Pigweed, in general, covers several different kinds of weeds. A common form of pigweed is prostrate pigweed (Amaranthus blitoides). It is also known as matweed or mat amaranth. This invasive weed has made itself at home in lawns and gardens. This leaves many homeowners wondering how to get rid of prostrate pigweed. Let’s take a look at prostrate pigweed identification and tips for prostrate pigweed control.
Prostrate Pigweed Identification
Prostrate pigweed grows in a circular form with low-growing stems coming from a central spot so it looks like a spider web. The radial stems are reddish-purple and can grow more than a foot long. The leaves on prostrate pigweed are about a half inch long and are oval shape.
The flowers on prostrate pigweed are reddish-green and are not significant. The flowers will produce seeds that look like small black sand grains. The prostrate pigweed spreads through these seeds.
Prostrate Pigweed Control
As with many weeds, the best way for controlling prostrate pigweed is to keep it from growing in your yard in the first place. This plant grows best in sandy soil and is commonly found in bare, sandy spots like riverbanks and near roads. If you find that you have problems with prostrate pigweed, this is an indication that you have sandy soil. Improving the sandy soil will help get rid of prostrate pigweed or keep them from growing to begin with.
This plant is an annual, but its seeds are very resilient and can live 20 years before they need to germinate. This means that total prostrate pigweed removal can be a long process. You need to remain persistent when controlling prostrate pigweed.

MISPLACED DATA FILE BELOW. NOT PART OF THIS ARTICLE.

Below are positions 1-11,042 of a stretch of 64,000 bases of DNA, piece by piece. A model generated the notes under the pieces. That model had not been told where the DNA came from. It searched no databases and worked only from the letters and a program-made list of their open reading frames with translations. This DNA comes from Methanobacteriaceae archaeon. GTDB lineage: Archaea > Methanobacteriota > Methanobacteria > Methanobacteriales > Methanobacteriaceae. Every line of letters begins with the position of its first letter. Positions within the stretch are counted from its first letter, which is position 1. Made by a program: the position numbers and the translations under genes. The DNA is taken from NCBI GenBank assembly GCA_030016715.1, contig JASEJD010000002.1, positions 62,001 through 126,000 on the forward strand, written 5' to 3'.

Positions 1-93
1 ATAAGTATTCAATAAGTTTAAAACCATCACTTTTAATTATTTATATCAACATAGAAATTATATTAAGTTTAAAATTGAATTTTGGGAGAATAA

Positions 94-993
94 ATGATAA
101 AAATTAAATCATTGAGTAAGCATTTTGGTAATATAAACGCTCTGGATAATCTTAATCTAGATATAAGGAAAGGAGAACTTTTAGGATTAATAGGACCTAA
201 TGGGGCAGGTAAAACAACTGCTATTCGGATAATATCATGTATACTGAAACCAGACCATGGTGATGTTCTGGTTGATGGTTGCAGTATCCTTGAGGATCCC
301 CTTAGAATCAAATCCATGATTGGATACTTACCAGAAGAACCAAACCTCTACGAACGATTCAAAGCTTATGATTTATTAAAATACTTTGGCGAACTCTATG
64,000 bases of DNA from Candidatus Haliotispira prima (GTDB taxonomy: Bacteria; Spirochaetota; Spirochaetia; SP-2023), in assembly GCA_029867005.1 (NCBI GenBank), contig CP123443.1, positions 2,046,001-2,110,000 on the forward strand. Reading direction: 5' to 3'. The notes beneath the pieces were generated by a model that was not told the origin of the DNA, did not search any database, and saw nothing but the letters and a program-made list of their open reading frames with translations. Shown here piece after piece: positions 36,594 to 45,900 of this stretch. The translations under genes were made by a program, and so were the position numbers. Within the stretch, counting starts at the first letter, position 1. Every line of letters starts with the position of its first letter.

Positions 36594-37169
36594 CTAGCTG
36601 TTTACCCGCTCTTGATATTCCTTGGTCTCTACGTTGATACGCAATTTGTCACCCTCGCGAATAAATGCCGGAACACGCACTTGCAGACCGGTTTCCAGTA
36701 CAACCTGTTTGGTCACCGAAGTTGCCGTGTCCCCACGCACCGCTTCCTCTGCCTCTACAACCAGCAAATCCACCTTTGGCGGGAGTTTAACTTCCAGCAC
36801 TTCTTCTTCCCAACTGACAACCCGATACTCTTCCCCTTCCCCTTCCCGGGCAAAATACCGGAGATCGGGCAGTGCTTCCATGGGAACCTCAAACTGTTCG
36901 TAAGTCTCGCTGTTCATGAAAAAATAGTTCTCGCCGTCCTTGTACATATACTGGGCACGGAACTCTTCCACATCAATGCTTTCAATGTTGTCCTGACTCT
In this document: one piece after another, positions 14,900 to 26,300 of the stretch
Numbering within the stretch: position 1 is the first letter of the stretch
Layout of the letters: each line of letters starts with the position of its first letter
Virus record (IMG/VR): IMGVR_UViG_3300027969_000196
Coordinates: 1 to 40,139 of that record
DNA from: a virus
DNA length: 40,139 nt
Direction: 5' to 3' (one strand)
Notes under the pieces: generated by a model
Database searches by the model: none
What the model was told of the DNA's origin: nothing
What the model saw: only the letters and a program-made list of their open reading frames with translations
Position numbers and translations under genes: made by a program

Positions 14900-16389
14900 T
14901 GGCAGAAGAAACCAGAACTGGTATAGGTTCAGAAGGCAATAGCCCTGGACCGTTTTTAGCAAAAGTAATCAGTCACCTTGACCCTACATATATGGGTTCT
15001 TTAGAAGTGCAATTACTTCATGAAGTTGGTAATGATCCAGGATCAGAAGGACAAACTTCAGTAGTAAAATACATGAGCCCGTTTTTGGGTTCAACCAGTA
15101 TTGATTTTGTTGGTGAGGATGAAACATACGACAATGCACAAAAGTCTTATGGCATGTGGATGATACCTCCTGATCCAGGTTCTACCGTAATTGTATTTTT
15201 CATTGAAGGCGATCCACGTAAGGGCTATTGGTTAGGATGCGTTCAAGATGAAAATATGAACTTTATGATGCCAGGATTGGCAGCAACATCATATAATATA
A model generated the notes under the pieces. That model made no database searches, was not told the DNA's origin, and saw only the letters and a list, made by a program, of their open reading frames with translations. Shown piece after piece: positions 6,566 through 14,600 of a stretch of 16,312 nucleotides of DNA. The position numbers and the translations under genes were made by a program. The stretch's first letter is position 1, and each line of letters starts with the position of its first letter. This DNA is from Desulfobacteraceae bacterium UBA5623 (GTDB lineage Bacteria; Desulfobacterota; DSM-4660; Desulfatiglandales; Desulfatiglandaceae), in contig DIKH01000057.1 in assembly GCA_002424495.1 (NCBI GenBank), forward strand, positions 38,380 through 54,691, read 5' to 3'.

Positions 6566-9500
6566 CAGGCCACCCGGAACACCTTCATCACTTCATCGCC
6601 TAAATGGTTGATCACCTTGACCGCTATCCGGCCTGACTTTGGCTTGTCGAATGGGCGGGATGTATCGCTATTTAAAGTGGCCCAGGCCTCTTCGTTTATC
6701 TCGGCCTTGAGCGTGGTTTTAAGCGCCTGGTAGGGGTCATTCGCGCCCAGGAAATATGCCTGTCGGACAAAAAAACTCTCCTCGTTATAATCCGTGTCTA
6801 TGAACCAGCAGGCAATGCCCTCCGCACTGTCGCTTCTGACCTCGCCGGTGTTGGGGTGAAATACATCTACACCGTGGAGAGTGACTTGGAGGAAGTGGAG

The nice thing about prostrate pigweed is that it grows in a shape that makes it very easy to hand pull the plants. Firmly grab the center of the prostrate pigweed plant and pull out the central stem with as much of the root as possible. The entire plant should come away. It is best to keep a sharp eye out for the plant in spring and pull it as soon as possible – before it develops seeds. When you get rid of prostrate pigweed before it goes to seed, you reduce its ability to come back in future years.
If you wish to kill prostrate pigweed with chemical controls, look for weed killers that contain the chemicals dicamba or glufosinate-ammonium or glyphosate. Glufosinate-ammonium or glyphosate are both non-selective weed killers and will kill any plant they come in contact with, so they should only be used in locations where you wish to clear out all weeds and plants. Weed killers that contain dicamba are selective to weeds that include prostrate pigweed and can be used among landscaping plants.
Controlling prostrate pigweed is not impossible and being persistent in your efforts to get rid of prostrate pigweed will be rewarded with a prostrate pigweed free yard.
Note: Chemical control should only be used as a last resort, as organic approaches are safer and much more environmentally friendly.